The program:

 

Takes an approach that is both practical and sophisticated. Students learn not only to draft documents clearly but also to understand how language can be skillfully employed to apply and shape the law.

Uses teaching methods that simulate the actual work that lawyers do. During the first semester, students prepare documents - an office memorandum and advice letter - for two different "clients," learning how to adjust writing strategies as audience and purpose change. In the second semester, students prepare a trial memorandum and represent another "client" on appeal, writing a brief and arguing the case.

Emphasizes writing as a process. Students prepare multiple drafts of documents, and through individual teacher-student consultations, small group classroom workshops, and peer review, students receive feedback on their drafts, developing their skills as the course proceeds.

Applies state-of-the-art technology. In WCL's "smart classrooms," students use interactive, electronic equipment to see, discuss, and evaluate the impact of revisions on documents as changes are made.

Works with other first year courses to reinforce student learning. Andrew F. Popper, Professor of Law and coordinator of the integrated first-year curriculum, says, "We're working to coordinate all the aspects of the first- year through a series of exercises that cut across traditional curricular boundaries. Effective rhetoric and writing are essential to success, and Legal Rhetoric faculty members are integral parts of our teaching team."

Has one of the lowest student-to-faculty ratios of any fundamental legal skills course in the nation. Small classes make intensive student-centered teaching and learning techniques possible.

Is headed by Director Teresa Godwin Phelps, a tenured full-time professor with twenty-five years experience teaching legal analysis, research and writing, and who was one of the pioneers in developing legal rhetoric pedagogy.

Is taught by a tenured faculty member, full-time Legal Rhetoric professors, and adjunct professors who bring experience from a range of practice areas. Assisting faculty members, trained student "Dean's Fellows" provide support and help students improve their writing in individual conferences.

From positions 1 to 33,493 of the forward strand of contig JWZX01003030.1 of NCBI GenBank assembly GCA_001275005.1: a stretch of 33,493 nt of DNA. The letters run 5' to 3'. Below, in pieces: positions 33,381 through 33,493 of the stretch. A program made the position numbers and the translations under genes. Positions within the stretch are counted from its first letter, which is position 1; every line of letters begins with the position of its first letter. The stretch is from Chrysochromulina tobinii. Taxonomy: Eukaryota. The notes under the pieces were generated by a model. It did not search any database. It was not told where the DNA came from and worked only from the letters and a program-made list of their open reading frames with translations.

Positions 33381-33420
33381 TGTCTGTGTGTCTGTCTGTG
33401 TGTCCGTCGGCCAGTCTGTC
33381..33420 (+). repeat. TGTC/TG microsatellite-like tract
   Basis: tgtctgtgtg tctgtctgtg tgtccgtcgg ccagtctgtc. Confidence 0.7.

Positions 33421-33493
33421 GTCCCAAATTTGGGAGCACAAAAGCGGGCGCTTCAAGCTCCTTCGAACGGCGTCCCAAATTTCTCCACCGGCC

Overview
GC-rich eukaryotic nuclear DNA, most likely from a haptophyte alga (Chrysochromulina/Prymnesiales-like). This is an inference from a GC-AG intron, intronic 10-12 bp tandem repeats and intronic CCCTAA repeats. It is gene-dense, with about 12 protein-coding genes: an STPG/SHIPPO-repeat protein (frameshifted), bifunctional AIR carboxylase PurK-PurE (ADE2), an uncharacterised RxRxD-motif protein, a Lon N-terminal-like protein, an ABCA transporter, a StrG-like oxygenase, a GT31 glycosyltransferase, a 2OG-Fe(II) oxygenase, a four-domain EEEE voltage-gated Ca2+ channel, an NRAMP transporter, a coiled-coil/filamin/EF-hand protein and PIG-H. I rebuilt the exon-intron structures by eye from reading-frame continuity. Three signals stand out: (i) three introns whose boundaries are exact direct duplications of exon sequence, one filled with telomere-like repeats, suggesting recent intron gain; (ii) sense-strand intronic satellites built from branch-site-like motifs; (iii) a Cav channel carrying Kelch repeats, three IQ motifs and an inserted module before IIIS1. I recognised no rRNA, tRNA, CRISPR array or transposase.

Is both required and graded, which sets Legal Rhetoric apart from many other U.S. law schools' first-year fundamental legal skills programs.

Check out our exciting Upcoming Events

August 27 12:00PM-1:00PM Tenley Campus - Yuma Y402 Classroom APALSA General Body Meeting August 27 3:30PM-4:30PM Tenley Campus - Yuma YT01-01 Grossman Hall Compass: Crafting Your Professional Identity August 27 5:00PM-6:00PM Tenley Campus - Yuma Y115 Classroom APALSA General Body Meeting September 03 6:00PM-8:00PM Tenley Campus - Warren NT01 Ceremonial Classroom Moving Towards a New Copyright Bargain: Lecture by Rebecca Giblin, The Authors' Alliance September 04 4:00PM-6:00PM Room Y360 International and Abroad Opportunities at WCL Open House September 17 3:30PM-4:30PM Tenley Campus - Yuma YT01-01 Grossman Hall Compass: Networking and Interview Skills September 25 12:00PM-1:00PM Tenley Campus - Yuma International Suite Talk: Effective Advocacy in Commercial Arbitration September 27 9:00AM-4:30PM NT01, Ceremonial Classroom A Global Lawyer: Celebrating the Contributions of Herman Schwartz to the Rule of Law October 07 10:00AM-1:00PM Tenley Campus - Yuma YT01 Grossman Hall Role of the General Counsel in a Modern Corporation May Offer Continuing Legal Education Credit CLE October 07 4:30PM-5:30PM Tenley Campus - Warren NT01 Ceremonial Classroom SCOTUS Series: Peter v. Nantkwest October 10 5:30PM-8:00PM Off-site: Arnold & Porter - 601 Mass. Ave NW Wash. 2019 International Commercial Arbitration Annual Lecture October 10 6:00PM-8:00PM Tenley Campus - Warren NT01 Ceremonial Classroom 8th Annual Peter A. Jaszi Distinguished Lecture on Intellectual Property with Professor Ruth Okediji, Harvard Law School Events Calendar ... Find more events in our events calendar
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